Studying Adolescent Regulation (StAR) Project

Based on Research Conducted at OSLC

This study is designed to investigate the effects of early adverse experiences and the cognitive processes underlying behavioral regulation on early-onset alcohol use in maltreated adolescents.

Project Overview

The rates of alcohol use and abuse are elevated among maltreated adolescents involved with the child welfare system. Thus, the StAR Project is designed to investigate the impact of specific early adverse experiences and the cognitive processes underlying behavioral regulation (i.e., risk taking and inhibitory control) on alcohol use in maltreated adolescents and nonmaltreated adolescents. For this project, 125 maltreated adolescents and 125 nonmaltreated adolescents will be recruited and data will be collected from the adolescents and their parents once a year between early (12–13 years) to middle (15–16 years) adolescence. The results of this project may aid in the identification of the maltreated adolescents most likely to engage in early-onset alcohol use and the development of more effective preventive intervention services to reduce early-onset alcohol use in maltreated adolescents.

Year Project Began: 2013
Funder: National Institute on Alcohol Abuse and Alcoholism

Principal Investigator

Jacqueline Bruce, Ph.D.

Research Scientist
Oregon Social Learning Center

Active Research Projects

Primary Research and Clinical Interests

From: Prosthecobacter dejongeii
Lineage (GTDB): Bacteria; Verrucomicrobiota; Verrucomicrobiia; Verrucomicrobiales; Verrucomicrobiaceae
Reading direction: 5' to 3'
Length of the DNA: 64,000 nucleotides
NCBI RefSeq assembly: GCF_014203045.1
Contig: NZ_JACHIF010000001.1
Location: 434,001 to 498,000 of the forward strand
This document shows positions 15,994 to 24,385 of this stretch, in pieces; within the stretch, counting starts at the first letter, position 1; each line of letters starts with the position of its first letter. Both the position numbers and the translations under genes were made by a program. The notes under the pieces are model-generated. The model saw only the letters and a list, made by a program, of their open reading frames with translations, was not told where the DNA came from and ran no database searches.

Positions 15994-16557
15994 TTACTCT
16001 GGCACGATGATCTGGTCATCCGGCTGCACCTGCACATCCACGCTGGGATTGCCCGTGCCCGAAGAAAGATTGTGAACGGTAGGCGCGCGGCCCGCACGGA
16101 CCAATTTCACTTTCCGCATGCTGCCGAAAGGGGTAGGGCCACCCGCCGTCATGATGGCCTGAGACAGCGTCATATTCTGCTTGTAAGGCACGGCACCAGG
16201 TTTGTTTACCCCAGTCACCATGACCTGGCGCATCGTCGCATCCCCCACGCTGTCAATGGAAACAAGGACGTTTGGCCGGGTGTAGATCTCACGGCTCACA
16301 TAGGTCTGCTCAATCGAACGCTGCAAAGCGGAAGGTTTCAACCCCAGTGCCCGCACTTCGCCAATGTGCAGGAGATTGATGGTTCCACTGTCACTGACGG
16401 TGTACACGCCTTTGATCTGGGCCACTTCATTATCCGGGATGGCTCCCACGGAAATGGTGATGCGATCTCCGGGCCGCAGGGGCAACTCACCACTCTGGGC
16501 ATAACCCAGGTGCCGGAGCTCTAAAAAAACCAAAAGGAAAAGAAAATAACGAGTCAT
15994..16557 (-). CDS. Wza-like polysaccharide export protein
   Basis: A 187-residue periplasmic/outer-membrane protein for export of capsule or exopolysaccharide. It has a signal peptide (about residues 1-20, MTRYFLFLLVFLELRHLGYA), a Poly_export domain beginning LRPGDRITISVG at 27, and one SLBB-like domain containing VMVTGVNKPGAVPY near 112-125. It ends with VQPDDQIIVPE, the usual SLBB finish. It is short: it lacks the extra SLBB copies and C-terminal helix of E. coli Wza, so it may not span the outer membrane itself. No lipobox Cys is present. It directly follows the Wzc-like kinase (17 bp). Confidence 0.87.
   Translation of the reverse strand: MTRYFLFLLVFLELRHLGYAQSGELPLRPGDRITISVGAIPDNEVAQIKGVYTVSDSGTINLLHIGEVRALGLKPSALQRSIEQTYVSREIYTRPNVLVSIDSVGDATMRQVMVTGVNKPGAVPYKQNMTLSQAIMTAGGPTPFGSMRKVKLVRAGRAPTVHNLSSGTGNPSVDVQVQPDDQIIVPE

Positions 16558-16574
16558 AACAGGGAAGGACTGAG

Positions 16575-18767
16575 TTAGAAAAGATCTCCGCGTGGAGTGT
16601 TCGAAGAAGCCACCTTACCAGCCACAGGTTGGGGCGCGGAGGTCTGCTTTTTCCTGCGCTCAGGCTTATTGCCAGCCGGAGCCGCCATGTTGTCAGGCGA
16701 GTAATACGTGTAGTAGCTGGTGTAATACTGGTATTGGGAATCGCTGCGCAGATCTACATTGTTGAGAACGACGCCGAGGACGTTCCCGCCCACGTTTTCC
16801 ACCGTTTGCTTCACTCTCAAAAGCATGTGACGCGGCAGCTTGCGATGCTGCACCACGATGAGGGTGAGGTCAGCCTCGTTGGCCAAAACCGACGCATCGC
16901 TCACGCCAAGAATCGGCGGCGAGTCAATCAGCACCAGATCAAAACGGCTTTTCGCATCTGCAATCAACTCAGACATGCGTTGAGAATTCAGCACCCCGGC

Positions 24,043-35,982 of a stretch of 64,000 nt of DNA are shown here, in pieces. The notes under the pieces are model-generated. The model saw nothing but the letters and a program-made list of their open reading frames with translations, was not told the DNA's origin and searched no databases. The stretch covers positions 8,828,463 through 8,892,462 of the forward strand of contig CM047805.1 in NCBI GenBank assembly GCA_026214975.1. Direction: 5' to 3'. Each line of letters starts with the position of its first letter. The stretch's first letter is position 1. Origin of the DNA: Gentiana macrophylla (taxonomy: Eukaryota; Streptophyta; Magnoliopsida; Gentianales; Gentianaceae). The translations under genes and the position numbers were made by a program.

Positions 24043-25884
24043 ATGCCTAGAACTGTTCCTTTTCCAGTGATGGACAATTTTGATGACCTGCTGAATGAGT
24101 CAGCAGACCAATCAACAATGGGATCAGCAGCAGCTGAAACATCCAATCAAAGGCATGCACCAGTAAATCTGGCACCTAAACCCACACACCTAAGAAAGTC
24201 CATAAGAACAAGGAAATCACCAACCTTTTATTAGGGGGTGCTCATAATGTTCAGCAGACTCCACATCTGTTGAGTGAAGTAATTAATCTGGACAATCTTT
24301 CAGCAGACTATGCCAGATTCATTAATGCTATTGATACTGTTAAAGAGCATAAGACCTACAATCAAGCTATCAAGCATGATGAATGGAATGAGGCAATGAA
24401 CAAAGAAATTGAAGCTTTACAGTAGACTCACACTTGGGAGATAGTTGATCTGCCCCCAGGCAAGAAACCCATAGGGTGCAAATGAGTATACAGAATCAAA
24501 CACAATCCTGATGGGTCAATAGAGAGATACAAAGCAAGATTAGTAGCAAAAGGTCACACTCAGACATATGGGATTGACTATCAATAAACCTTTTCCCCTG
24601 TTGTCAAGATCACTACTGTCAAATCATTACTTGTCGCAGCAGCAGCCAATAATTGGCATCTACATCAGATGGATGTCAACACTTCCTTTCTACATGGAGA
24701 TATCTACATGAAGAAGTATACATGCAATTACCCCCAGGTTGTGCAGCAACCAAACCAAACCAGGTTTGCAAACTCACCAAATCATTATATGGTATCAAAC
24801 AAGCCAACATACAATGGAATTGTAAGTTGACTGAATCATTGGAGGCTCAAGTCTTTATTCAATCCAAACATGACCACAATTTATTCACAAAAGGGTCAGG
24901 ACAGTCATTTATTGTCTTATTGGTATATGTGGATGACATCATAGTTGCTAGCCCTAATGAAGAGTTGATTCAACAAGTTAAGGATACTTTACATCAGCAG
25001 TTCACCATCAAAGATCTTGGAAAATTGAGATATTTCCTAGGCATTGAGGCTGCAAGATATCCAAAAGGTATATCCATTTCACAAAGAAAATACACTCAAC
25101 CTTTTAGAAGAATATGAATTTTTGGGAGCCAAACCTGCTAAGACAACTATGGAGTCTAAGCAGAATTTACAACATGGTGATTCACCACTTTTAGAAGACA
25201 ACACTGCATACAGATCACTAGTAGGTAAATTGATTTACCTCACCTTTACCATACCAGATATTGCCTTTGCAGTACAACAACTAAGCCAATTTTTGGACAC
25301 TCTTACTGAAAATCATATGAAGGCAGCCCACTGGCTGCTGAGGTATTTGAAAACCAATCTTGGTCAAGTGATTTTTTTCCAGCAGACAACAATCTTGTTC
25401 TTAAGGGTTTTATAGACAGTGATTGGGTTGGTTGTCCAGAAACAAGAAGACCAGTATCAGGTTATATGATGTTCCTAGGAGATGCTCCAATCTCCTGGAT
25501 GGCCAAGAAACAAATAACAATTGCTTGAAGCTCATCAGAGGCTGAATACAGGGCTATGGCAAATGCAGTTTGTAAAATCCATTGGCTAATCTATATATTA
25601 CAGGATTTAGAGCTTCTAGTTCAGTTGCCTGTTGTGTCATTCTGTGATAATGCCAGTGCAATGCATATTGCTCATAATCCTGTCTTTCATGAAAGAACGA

Dr. Bruce received her Ph.D. in Child Clinical Psychology from the University of Minnesota and has been a Research Scientist at the Oregon Social Learning Center since 2009. Her program of research focuses on the impact of early adverse experiences (e.g., child maltreatment and multiple caregiver disruptions) on the development of young children. She is particularly interested in the development of behavioral regulation (the ability to voluntarily regulate one’s behavior to meet the demands of the situation) and the underlying neural systems. For example, she has collected event-related potential (ERP) and event-related functional magnetic resonance imaging (fMRI) data with maltreated foster children and nonmaltreated children during different inhibitory control tasks. Currently, Dr Bruce is the principal investigator on a study designed to investigate the effects of early adverse experiences and the cognitive processes underlying behavioral regulation on alcohol use in maltreated adolescents and a study designed to examine the behavioral and electrophysiological performance of children and adolescents on a decision-making task. She is also a co-investigator on a randomized efficacy trial of a school readiness intervention program with foster children and a multisite Center investigating the behavioral and neurobiological impacts of early adverse experiences in humans and nonhuman primates.